KIJHL’s Border Bruins sold to Grand Forks doctor

The league announced the sale Friday, May 14

You can help pollinators on their quest by planting native species in your garden. (Pixabay)
E-Tips: Hello from the Creston Climate Action Society

Welcome to the first official E-Tips column

On April 27, town officials gathered at 1505 Cook Street to break ground at the site for the new emergency services building. From left to right: Councillor Arnold DeBoon, Mayor Ron Toyota, Councillor Joanna Wilson, Assistant Fire Chief Laura Dodman, Councillor Jen Comer, and Councillor Jim Elford. (Photo by Kelsey Yates)
Breaking ground for the new Creston Emergency Services Building

On April 27, town officials gathered at the construction site with shovels ceremoniously in hand

Daily confirmed COVID-19 cases reported to B.C. public health, seven-day rolling average in white, to May 12, 2021. (B.C. Centre for Disease Control)
B.C. preparing ‘Restart 2.0’ from COVID-19 as June approaches

Daily infections fall below 500 Friday, down to 387 in hospital

Bradley Priestap in an undated photo provided to the media some time in 2012 by the London Police Service.
Serial sex-offender acquitted of duct tape possession in B.C. provincial court

Ontario sex offender on long-term supervision order was found with one of many ‘rape kit’ items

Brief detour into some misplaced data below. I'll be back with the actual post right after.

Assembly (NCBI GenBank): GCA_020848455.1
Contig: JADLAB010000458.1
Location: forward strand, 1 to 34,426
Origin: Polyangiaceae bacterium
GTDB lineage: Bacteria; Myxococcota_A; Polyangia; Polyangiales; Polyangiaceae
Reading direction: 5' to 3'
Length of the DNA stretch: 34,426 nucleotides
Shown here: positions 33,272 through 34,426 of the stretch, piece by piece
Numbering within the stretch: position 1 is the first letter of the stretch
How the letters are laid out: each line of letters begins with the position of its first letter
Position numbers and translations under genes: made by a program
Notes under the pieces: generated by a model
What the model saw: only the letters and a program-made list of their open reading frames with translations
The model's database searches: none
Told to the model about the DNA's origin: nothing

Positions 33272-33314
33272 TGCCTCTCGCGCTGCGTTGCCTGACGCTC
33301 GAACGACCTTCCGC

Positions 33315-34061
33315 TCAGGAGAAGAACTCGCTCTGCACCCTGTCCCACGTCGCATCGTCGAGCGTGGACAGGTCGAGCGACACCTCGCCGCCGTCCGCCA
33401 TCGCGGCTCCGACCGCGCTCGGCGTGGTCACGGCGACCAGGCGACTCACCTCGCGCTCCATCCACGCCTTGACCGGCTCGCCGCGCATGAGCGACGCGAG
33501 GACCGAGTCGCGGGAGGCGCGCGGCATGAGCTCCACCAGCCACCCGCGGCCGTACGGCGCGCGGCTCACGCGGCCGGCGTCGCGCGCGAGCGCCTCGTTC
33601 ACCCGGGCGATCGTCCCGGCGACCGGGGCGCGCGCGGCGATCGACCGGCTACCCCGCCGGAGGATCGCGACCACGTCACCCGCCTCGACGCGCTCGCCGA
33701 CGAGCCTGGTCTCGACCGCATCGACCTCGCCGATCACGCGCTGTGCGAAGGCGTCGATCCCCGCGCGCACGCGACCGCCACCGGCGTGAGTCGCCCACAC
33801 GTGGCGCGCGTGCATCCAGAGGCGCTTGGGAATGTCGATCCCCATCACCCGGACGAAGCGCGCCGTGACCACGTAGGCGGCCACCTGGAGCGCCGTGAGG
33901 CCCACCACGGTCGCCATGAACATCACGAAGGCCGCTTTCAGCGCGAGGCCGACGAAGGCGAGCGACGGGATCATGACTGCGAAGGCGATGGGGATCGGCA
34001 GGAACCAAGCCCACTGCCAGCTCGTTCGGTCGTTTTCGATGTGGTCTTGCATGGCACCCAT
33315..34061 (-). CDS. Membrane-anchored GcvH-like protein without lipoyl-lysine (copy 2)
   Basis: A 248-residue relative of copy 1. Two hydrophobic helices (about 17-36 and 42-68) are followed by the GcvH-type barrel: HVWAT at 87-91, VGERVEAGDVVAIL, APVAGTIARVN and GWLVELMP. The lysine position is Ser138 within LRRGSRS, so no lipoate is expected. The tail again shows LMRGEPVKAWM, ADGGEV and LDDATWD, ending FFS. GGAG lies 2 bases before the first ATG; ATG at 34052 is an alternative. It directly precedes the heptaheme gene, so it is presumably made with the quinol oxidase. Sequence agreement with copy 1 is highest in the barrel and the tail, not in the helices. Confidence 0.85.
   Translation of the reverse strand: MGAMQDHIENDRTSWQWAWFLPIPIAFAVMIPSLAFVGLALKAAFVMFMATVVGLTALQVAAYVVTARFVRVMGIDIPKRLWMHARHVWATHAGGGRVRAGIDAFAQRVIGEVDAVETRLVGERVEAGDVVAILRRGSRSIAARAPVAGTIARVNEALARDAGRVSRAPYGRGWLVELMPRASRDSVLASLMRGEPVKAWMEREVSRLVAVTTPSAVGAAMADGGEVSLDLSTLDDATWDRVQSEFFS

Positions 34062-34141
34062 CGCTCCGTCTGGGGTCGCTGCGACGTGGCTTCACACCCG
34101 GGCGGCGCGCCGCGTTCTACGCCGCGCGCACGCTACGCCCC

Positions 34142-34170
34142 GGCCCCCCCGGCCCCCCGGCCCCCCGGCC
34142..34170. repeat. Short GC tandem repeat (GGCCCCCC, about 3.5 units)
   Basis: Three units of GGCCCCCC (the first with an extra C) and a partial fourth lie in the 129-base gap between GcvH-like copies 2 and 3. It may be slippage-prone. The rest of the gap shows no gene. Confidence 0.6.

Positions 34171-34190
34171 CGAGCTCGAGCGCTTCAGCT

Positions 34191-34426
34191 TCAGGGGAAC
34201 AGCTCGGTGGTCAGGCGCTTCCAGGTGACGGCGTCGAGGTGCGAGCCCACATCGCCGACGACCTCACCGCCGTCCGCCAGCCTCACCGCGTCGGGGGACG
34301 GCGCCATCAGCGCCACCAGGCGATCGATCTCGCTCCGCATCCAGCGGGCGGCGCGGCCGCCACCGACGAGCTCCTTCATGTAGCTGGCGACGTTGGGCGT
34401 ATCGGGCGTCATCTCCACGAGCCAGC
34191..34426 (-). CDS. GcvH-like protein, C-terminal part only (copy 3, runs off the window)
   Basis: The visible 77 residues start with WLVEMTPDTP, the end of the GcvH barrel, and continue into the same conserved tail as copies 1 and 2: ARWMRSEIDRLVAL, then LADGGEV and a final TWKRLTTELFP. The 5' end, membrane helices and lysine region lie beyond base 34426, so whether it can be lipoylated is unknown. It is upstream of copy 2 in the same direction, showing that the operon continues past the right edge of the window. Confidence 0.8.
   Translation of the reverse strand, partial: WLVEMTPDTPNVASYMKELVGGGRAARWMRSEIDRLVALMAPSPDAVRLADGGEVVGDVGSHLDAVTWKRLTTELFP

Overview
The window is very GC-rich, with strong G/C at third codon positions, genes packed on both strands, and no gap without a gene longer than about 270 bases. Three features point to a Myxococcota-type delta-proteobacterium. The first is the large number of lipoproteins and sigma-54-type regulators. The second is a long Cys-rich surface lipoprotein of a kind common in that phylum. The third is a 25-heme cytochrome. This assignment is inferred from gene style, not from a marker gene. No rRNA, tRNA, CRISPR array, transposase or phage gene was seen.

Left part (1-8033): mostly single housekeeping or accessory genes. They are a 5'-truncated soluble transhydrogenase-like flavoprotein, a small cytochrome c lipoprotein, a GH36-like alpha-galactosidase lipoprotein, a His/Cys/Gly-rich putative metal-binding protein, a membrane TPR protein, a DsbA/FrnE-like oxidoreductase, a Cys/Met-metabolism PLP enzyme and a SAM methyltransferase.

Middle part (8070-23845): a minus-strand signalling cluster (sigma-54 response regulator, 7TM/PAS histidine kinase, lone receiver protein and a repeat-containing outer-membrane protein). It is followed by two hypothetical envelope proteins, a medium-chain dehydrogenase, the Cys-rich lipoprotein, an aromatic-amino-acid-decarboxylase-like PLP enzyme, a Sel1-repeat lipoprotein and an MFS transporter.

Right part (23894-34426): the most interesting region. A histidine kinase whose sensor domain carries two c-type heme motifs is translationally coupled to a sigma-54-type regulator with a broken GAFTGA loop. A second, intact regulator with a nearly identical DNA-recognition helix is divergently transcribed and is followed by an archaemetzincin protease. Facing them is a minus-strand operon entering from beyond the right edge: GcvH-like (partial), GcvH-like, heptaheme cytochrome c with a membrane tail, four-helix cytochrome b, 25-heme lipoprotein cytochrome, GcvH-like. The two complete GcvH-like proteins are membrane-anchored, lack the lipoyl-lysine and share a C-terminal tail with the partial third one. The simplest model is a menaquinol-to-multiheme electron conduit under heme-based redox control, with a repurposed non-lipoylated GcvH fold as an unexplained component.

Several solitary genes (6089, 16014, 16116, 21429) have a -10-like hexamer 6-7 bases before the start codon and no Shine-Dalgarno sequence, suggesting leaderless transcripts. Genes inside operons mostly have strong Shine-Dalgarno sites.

Rich Coleman, who was responsible for the gaming file off and on from 2001 to 2013, was recalled after his initial testimony to the Cullen Commission last month. (Screenshot)
Coleman questioned over $460K transaction at River Rock during B.C. casinos inquiry

The longtime former Langley MLA was asked about 2011 interview on BC Almanac program

Letters to the Editor. (Black Press file photo)
Letter to the Editor: Petition on Proposed RDCK Bylaw Amendments

“If these proposed bylaw amendments are implemented, the Trails Society may be forced to close Riverside Wilderness Park to public access.”

Cannabis bought in British Columbia (Ashley Wadhwani/Black Press Media)
Is it time to start thinking about greener ways to package cannabis?

Packaging suppliers are still figuring eco-friendly and affordable packaging options that fit the mandates of Cannabis Regulations

Steven Shearer, <em>Untitled. </em>(Dennis Ha/Courtesy of Steven Shearer)
Vancouver photographer’s billboards taken down after complaints about being ‘disturbing’

‘Context is everything’ when it comes to understanding these images, says visual art professor Catherine Heard

Trina Hunt's remains were found in the Hope area on March 29. Her family is asking the public to think back to the weekend prior to when she went missing. (Photo courtesy of IHIT.)
Cousin of missing woman found in Hope says she won’t have closure until death is solved

Trina Hunt’s family urges Hope residents to check dashcam, photos to help find her killer

Chief Public Health Officer Theresa Tam listens to a question during a news conference, in Ottawa. THE CANADIAN PRESS/Adrian Wyld
Restrictions will lift once 75% of Canadians get 1 shot and 20% are fully immunized, feds say

Federal health officials are laying out their vision of what life could look like after most Canadians are vaccinated against COVID-19

Most Read